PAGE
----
An MSP has highlighted initiatives designed to promote tree planting at home and to protect tropical rain forests overseas.
Jamie Halcro Johnston has focused on efforts by conservation charity The Woodland Trust to make free trees available to schools and communities.
The aim is to encourage a diversity of wildlife.
It comes as the UK government is introducing legislation designed to clamp down on illegal deforestation and protect rain forests overseas.
The Highlands and Islands MSP said: “While these two initiatives could scarcely be more different, they share the common objective of focusing attention on the vital contribution made by trees and woodlands to a healthy environment.
“By encouraging people – especially children – to plant trees in their local areas, the Woodland Trust scheme is providing an imaginative way of helping communities to improve their own environment.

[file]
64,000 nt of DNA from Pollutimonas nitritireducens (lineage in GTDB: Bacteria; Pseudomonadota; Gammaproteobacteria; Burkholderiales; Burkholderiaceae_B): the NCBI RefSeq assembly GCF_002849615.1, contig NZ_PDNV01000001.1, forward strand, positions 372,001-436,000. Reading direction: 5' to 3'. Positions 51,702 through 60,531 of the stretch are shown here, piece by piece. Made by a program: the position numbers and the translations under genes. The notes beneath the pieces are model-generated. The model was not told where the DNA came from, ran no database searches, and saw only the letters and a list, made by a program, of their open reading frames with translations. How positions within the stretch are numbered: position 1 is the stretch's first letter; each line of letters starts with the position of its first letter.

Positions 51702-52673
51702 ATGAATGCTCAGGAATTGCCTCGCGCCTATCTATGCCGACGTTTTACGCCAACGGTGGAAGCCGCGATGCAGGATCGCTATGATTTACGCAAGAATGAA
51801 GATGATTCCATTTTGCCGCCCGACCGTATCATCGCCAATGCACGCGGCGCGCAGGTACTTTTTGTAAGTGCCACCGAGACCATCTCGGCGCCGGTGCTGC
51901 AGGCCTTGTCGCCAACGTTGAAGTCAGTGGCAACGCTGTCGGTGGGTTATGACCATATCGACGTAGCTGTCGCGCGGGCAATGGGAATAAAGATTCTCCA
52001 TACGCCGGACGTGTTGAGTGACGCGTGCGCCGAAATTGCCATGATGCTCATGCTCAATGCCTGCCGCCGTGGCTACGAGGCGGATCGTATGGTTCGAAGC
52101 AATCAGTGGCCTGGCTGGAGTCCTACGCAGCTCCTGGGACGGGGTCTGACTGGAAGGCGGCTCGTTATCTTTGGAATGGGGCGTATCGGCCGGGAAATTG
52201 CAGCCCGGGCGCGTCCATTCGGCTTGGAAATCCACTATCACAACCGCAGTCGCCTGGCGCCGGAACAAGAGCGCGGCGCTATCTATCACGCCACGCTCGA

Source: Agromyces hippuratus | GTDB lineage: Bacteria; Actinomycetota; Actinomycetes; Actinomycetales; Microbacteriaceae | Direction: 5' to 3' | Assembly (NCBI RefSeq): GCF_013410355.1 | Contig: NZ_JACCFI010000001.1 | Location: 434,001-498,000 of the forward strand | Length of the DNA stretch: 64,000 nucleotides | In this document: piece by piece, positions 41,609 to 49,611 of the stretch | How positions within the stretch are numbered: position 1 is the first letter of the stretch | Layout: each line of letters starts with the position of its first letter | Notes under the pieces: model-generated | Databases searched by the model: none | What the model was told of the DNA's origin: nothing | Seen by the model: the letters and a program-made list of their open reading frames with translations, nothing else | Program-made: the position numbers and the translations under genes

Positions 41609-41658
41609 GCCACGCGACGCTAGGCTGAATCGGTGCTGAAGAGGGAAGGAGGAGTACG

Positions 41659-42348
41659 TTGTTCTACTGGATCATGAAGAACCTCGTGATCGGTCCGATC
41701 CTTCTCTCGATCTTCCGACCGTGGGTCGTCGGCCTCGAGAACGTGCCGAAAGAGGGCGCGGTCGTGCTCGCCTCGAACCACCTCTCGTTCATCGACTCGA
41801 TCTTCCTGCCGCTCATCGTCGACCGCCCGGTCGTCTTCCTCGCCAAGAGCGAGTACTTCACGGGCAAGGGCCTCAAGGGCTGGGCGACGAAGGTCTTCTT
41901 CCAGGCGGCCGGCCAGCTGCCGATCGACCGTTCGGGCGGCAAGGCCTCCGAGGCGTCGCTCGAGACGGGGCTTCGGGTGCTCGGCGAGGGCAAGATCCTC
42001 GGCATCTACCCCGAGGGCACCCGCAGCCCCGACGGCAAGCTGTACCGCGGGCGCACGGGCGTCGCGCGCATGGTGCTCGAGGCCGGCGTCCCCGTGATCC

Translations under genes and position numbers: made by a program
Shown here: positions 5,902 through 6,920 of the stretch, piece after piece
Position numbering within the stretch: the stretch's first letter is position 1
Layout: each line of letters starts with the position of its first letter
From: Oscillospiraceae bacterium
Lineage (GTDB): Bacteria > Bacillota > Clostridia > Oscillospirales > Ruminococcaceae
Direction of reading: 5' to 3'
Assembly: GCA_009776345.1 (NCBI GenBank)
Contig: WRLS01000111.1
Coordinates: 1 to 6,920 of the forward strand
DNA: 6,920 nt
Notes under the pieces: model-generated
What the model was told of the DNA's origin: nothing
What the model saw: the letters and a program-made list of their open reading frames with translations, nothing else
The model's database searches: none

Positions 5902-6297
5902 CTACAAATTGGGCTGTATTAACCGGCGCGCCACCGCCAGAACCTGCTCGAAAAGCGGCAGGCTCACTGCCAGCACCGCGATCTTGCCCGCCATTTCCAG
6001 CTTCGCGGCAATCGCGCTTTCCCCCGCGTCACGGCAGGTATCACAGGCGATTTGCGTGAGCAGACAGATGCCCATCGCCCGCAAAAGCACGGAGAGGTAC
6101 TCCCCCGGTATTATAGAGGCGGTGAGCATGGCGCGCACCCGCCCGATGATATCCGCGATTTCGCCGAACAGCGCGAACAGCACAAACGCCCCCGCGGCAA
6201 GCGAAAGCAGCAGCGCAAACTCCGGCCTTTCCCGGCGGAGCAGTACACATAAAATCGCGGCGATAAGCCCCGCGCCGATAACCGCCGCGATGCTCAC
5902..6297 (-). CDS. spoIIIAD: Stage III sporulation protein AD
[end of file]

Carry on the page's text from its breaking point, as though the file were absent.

“The UK government initiative is designed to ensure that UK consumers are not unwittingly contributing to the loss of some of the world’s most important natural habitats, which act as the lungs of our planet.
“Together they show that we can all play our part in protecting and enhancing the environment at home and, through the government’s action, abroad.”
He added: “While trees are not the first thing we associate with the Northern Isles, in the past there would almost certainly have been greater forest cover and trees like birch, rowan and willow are considered to be native to the islands.
“I can remember being given a tree to plant when I was a pupil at Orphir Primary School and it still grows, albeit slightly lopsidedly, in our garden. I hope schools will get involved in this latest initiative.
“Tree planting, if carried out sensitively and in the right places, could be of benefit to our native wildlife and is a fantastic way of engaging local children with a very worthwhile environmental project.”